THE FOUNDATION ARCHIVE
By preserving, maintaining and distributing Wim Wenders’ complete artistic oeuvre, the Wim Wenders Foundation facilitates and promotes an artistic, academic and pedagogical exchange with cultural, research and educational institutions. The Foundation’s comprehensive archive plays a central role in this, as it aims not only to serve as a store of knowledge from the past but also as an inspiration and living source for the cinema of the future and its audience. One hundred and fifty running meters of production document files were inherited by the Foundation at its launch in 2012 – as well as extensive correspondence, as well as writings, speeches, books, personal documents, props, costumes, photographs, paintings and graphic works. Even though a large part has already been systematically organized by an archivist, there still remains much work to preserve Wim Wenders’ extensive oeuvre for posterity.
The archive in figures:
The Foundation archive comprises:
2,500 rolls of film material and 2,300 film boxes,
300 film posters,
600 graphic works,
150 running meters of files,
10 running meters of film-related photographic material.
WORKING WITH AND PROMOTING YOUNG TALENT
THE WIM WENDERS GRANT
Together with the Film- und Medienstiftung NRW, the Wim Wenders Foundation awards the Wim Wenders Grant to support the development of projects with a focus on innovative cinematic narrative art. Forty-one filmmakers have to date been able to benefit from this grant, which will be awarded for the tenth time in 2023. Seven grant holders have already made it to the big screen. Over and above its financial support, the grant is a welcome networking tool for young filmmakers – they meet annually for a colloquium where they can discuss their projects and exchange experiences with Wim Wenders.
A EUROPEAN SCHOOL OF SEEING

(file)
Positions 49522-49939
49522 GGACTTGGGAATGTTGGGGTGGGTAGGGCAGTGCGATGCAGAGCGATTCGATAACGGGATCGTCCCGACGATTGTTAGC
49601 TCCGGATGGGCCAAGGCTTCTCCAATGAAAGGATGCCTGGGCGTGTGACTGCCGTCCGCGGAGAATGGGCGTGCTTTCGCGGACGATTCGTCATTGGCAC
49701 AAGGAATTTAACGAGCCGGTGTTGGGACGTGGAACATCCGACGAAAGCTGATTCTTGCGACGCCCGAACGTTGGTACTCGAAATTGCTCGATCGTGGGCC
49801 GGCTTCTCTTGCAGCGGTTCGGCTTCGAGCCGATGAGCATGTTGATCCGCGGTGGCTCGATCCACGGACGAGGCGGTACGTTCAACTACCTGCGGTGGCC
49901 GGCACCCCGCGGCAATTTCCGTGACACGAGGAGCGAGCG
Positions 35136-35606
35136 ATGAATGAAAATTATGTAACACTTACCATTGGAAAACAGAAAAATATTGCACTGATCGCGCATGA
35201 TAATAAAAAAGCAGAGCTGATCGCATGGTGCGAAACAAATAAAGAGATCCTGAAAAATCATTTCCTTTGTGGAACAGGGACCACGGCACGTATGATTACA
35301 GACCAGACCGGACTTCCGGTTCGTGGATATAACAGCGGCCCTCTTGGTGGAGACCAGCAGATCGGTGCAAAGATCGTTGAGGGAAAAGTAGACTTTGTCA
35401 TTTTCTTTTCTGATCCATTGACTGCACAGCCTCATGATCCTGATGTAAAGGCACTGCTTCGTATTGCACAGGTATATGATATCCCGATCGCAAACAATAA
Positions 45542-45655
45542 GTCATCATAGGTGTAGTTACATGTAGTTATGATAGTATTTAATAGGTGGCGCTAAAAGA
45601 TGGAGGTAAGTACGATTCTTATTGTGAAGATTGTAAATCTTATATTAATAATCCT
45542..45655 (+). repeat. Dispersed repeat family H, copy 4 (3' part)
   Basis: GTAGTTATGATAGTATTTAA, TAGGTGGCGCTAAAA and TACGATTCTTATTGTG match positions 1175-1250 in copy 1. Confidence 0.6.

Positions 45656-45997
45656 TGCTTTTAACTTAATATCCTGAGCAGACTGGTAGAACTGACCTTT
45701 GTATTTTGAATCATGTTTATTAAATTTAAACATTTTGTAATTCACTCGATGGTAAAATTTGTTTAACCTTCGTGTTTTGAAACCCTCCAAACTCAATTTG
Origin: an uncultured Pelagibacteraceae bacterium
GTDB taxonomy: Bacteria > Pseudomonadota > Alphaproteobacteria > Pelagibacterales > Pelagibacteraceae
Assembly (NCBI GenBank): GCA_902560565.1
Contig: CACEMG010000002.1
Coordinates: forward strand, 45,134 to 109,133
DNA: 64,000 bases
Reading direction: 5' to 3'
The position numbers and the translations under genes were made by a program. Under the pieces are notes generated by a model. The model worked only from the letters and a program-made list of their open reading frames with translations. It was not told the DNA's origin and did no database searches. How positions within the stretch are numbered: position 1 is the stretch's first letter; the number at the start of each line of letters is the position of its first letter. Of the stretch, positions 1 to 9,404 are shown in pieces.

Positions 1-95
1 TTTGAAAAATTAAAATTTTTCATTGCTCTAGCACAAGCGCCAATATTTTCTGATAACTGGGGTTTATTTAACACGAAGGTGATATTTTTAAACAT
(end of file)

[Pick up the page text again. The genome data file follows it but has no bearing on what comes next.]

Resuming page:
The Wim Wenders Foundation launched its first own film education project in September 2022. Students from six schools in Berlin and Düsseldorf will embark on a cinematic journey under the patronage of Wim Wenders, which is to take in European cinema and continue until December 2023 whilst also encouraging students to create their own cinematic works. “A European School of Seeing”, the title of the film-education project organized with the financial support of the Art Mentor Foundation Lucerne, the Federal Agency for Civic Education, and the Paul und Mia Herzog Stiftung (Düsseldorf), invites interested students to discover together recent films of European filmmakers as well as classics of European film history.
THANKS TO OUR GUARDIAN ANGELS
The Wim Wenders Foundation would like to express heartfelt thanks to all donors, companions, supporters, institutions and staff who have made the WWS what it is today:
The State of North Rhine-Westphalia
The City of Düsseldorf
for their generous financial support, with whose help fifty-two films could be bought back,
The Cultural Foundation of the German Federal States
for a helpful loan,
Hans W. Geißendörfer, Manfred Hell, Peter Schwartzkopff, Jochen Hülder and Die Toten Hosen, Michael Schnitzler and Harald Falckenberg
our private benefactors,
the Kompetenz-Center Stiftungen der Stadtsparkasse Düsseldorf and Dr. Franz Schulte
for judicious advice during the foundation establishment,
who in her position as CEO of the Film- und Medienstiftung NRW brought all parties to the table and has been our Chairwoman of the Board of Trustees for the past ten years,
Marion Döring, Felix Krämer and Rusta Mizani
who, as members of the Board, hold their protective hands over the Foundation together with Wim and Donata Wenders so as to guide it into a secure future,
as well as Erich Thum, the driving force behind the Foundation and a Board Member until 2020,
and Beat Wismer, Board Member until 2017,
Bernd Desinger, Dagmar Forelle, David von Galen, Thomas Hoegh, Miriam Koch, Petra Müller
who, as members of the Board of Trustees, provide the Foundation with advice and support as well as
Dr. Marc Jan Eumann, Thilo Gabor, Hans W. Geißendörfer, Hans-Georg Lohe, Bernd Neuendorf and Annette Storsberg
who have contributed to the Board of Trustees for many years,
Carolin von Roth
who as founding Managing Director got the Foundation up and running,
who, as first Managing Director, made an enormous difference and kept the Foundation on course for eight years,
the “Birkenstraße Dream Team”
Hannah Huber, Anika Lecomte, Bernd Eichhorn, Lies Weimer, Katharina Runge and Kalla Lenders, who handled a load of things in Düsseldorf,
Claire Brunel and Hella Wenders,
our two Managing Directors, who have accompanied the Foundation on its exciting journey since 2020,
Francesca Hecht and Christine Rennert,
who, as Heads of Material and Catalogue Handling respectively, find the answer to (almost) every question with their know-how and meticulousness.
Anyone who would like to support our charitable work is welcome to do so here.
More news and background info can be found at the WW calendar and on our Facebook page.